Each drug is to be developed and approved in combination with its specific DRP in a so-called Co-Development and the price of the chip will be included in the price of the combined solution.

9. Can the chip/DRP be used alone for Personalized Medicine? About Personalized Medicine: This is what our partners in MPI is developing. Technologies not similar, but in the same field, usually sell for ~USD 3000/test.
10.  Does LiPlaCis “only” have a positive effect on ~10% of the patients with metastatic breast cancer? Will the DRP make it possible to determine which ~10% this is? The DRP identifies the response likelihood for each patient. We can define the cutoff (i.e. top 10 or 20%) depending on our goal e.g. competition and the number of patients to be enrolled.

It may well be that a cutoff of 30-40% is more relevant if or when the drug goes to market.

11. When you write that you have succeeded in 80% of the studies you have performed with your DRP analysis, does that mean that you cannot predict any effect in 20% of the studies? This means that we have not been able to predict with a p value below .05 (highly significant). This can be caused by several things: Too small a trial population to be significant or no effect of the drug on cells (which is required for the DRP to work). In some cases, our DRP is not stronger than a combination of other clinical covariates (information already utilized in clinic, such as hormone receptor status, age, etc).
12. You state that the DRP is correct in 80% of the studies, yet you expect it to work in only 40% of the studies you initiate, why is that? 80% success in clinical studies is demonstrated. Expecting success in 40% of the cases is conservative.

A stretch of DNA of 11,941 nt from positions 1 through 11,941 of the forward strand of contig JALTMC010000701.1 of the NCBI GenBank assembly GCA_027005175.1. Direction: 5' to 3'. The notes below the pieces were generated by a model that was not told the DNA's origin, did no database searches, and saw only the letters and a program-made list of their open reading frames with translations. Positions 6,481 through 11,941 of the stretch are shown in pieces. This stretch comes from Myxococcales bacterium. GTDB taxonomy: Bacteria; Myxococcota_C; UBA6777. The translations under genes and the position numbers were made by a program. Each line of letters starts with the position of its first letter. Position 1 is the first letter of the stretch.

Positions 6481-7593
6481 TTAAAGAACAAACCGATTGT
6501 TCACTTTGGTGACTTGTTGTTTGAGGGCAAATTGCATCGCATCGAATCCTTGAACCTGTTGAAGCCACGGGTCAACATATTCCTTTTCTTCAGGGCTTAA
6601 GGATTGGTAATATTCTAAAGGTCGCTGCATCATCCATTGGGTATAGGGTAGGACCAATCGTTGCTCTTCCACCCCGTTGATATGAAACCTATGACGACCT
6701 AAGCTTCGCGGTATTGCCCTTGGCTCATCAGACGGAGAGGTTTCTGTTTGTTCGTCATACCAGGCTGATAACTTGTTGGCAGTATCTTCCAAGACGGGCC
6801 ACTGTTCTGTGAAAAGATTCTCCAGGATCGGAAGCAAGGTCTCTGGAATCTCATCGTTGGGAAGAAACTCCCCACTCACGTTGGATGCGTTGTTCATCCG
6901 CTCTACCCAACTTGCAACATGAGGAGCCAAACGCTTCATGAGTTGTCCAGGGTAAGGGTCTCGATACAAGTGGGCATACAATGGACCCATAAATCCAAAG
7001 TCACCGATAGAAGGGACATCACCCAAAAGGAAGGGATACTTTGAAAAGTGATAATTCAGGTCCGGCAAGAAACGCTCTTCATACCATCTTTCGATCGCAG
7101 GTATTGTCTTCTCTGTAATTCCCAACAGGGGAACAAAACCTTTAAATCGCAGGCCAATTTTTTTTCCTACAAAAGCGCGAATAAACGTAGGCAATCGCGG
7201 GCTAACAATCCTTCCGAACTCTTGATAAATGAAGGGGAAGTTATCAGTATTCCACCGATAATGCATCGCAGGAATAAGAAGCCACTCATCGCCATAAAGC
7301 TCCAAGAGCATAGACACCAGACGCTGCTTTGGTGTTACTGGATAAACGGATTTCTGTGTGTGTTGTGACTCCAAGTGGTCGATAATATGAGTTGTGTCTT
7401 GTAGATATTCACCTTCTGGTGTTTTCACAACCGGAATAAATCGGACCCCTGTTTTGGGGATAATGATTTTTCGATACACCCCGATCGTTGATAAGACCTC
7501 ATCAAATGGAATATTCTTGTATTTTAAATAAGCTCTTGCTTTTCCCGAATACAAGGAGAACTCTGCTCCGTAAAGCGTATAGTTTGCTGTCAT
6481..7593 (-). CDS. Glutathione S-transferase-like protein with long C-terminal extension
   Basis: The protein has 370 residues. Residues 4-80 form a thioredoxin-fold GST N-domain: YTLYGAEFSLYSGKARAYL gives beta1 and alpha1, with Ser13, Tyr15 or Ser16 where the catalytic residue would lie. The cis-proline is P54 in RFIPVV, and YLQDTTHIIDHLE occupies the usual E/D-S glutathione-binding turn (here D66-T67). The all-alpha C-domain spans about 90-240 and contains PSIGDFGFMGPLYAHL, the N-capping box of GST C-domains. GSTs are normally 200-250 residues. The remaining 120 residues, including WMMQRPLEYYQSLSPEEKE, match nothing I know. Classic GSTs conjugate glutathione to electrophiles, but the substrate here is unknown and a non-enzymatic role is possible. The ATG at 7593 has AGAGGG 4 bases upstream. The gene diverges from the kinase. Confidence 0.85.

13. What is the deal potential of Oncology products if the product is sold after successful phase 2? The reported financials from 119 Oncology Phase 2 deals in USA 2011-2016:

Average up-front: 54 million USD Average milestones: 404 million USD (Source: Global data, Prospect 2016)

 

In general, upfront payments for Phase 2 compounds appear to be in the range of 30-100 million USD, development milestones 300-700 million USD and royalties.

(Source: Global data)

 

This significant spread in value depends on a number of parameters such as stage of out-licensing (small Phase 2 versus a large Phase 2), technology, indications and potential market, novelty and competition, the Phase 2 data, the associated future development and commercial risks etc.

14. What is the potential market size for LiPlaCis®? LiPlaCis will be tested in several indications:
LiPlaCis Sales potential in Breast Cancer  > 700 million USD.(Same market expectations as Halaven® which sold 482 million USD in 2015).
LiPlaCis® will also be tested in Lung Cancer which is estimated to 7,5 Billion USD market in 2016.(Source: Global data)The estimated market value for prostate cancer drugs estimated in 2016 to 5,0 Billion USD.(Source: Global data)
15. Are there any analyst coverage of Oncology Venture? Coverage in Sweden:

Coverage from Smallcap.se:

http://www.smallcap.se/company/44/analysis/0/

 

Please also listen to:

Danish “Millionærklubben”:

http://www.oncologyventure.com/wp-content/uploads/2015/07/millionaerklubben-22-07-2015-audio.mp3

16. Are the any investor discussions about OV? See e.g:

Avanza: Bank: https://www.avanza.se/placera/forum/forum/oncology-venture-swe.0.html

 

Euroinvestor: http://www.euroinvestor.dk/boerser/nasdaq-omx-stockholm/oncology-venture-sweden-ab/27779826/debat

 

Nordnet – Shareville: https://www.shareville.dk/aktier/oncology-venture-sweden-ab/kommentarer

 

Questions Answers